Vorträge im Sommersemester 2021

Termine und Vortragende:

  • 05.05.2021: Prof. Dr. Zacharias Sautner, Frankfurt School of Finance & Management

    Climate Risk Disclosure and Institutional Investors

    Employing firm disclosure theory, we develop hypotheses regarding the preferences of institutional investors with respect to firms’ climate risk disclosures. Through a survey and empirical tests, we test these hypotheses and provide systematic evidence suggesting that institutional investors value and demand climate risk disclosures, that climate-specific disclosure costs and benefits affect these disclosure demands, and that influence and selection effects explain the equilibrium relations between institutional ownership and disclosure. We establish evidence on the influence and selection effects of the climate risk disclosures by examining the French Article 173, the investor coalition Climate Action 100+, and the UK mandatory carbon disclosure regulation.

    Der komplette Forschungsartikel kann hier eingesehen werden.
  • 26.05.2021: Prof. Dr. David Wozabal, TUM

    Algorithmic Power Trading: Challenges and Weather Based Strategies

    The talk explores algorithmic trading strategies on spot markets for electricity. We discuss major challenges in automated trading due to price uncertainty and market liquidity and compare auction based intraday designs with continuous trading in this regard. We then propose a weather-based algorithmic trading strategy on a continuous intraday power market. The strategy uses neither production assets nor power demand and generates profits purely based on superior information about aggregate output of weather dependent renewable production. We employ an optimized parametric policy based on state-of-the-art intraday updates of renewable production forecasts and evaluate the resulting decisions out-of-sample for one year of trading based on detailed order book level data for the German market. Our strategies yield significant positive profits, which suggests that intraday power markets are not semi-strong efficient. Furthermore, sizable additional profits could be made using improved weather forecasts, which implies that the quality of forecasts is an important factor for profitable trading strategies. This has the potential to trigger an arms race for more frequent and more accurate forecasts, which would likely lead to increased market efficiency, more reliable price signals, and more liquidity.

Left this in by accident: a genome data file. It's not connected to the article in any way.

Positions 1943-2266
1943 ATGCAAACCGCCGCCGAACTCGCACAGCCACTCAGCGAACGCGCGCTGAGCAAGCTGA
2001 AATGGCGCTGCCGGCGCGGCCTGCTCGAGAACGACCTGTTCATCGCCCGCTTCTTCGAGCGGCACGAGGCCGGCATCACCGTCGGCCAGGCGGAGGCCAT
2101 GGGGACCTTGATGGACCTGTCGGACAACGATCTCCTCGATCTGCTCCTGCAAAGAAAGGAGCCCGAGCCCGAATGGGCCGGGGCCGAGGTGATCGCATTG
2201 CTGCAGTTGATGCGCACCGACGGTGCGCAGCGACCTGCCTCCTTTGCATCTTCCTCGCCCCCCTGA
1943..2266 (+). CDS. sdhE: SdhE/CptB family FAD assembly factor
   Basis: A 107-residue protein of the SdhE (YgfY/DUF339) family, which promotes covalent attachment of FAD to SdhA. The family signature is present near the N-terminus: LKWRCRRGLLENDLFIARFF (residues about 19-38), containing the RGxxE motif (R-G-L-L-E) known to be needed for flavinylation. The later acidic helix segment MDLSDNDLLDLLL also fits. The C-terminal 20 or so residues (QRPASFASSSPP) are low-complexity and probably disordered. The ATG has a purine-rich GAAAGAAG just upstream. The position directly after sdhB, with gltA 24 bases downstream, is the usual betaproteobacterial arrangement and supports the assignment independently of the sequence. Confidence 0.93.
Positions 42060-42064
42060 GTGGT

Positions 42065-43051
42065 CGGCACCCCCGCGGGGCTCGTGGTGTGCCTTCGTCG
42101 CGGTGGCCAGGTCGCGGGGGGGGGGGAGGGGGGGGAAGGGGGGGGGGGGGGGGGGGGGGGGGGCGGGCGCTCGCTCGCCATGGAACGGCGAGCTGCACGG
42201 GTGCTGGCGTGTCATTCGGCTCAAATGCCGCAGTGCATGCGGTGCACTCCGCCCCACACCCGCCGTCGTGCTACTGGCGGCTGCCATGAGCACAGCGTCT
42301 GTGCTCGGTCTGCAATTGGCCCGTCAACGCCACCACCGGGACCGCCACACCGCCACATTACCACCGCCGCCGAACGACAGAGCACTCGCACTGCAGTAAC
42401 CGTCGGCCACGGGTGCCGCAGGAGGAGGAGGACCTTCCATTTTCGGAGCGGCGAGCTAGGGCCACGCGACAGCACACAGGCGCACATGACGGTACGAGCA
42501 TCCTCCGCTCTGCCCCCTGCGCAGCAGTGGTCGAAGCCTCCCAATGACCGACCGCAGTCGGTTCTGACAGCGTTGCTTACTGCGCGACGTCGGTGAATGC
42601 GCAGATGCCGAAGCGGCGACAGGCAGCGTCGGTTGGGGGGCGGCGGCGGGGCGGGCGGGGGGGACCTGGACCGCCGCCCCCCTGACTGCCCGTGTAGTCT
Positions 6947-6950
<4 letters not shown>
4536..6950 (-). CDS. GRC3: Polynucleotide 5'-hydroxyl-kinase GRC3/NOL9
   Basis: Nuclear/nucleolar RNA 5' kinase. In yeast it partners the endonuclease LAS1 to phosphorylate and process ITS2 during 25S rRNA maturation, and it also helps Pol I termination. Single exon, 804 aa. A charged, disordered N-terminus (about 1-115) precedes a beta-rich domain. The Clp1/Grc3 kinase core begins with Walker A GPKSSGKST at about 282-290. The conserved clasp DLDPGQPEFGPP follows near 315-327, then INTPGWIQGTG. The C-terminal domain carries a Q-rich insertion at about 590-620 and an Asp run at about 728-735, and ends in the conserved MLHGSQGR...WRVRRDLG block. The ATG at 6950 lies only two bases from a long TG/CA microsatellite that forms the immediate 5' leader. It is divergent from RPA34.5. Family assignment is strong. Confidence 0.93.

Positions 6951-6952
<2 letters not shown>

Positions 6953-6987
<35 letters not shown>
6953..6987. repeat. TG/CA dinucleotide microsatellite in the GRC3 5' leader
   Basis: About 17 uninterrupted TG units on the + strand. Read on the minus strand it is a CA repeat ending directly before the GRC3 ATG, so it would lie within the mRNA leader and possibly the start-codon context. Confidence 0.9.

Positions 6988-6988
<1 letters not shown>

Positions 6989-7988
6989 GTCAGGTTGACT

• 16.06.2021: Olivier David Zerbib, Tilburg University, ISFA, CREST

  • 07.07.2021: Prof. Dr. Bjarne Steffen, ETH Zurich


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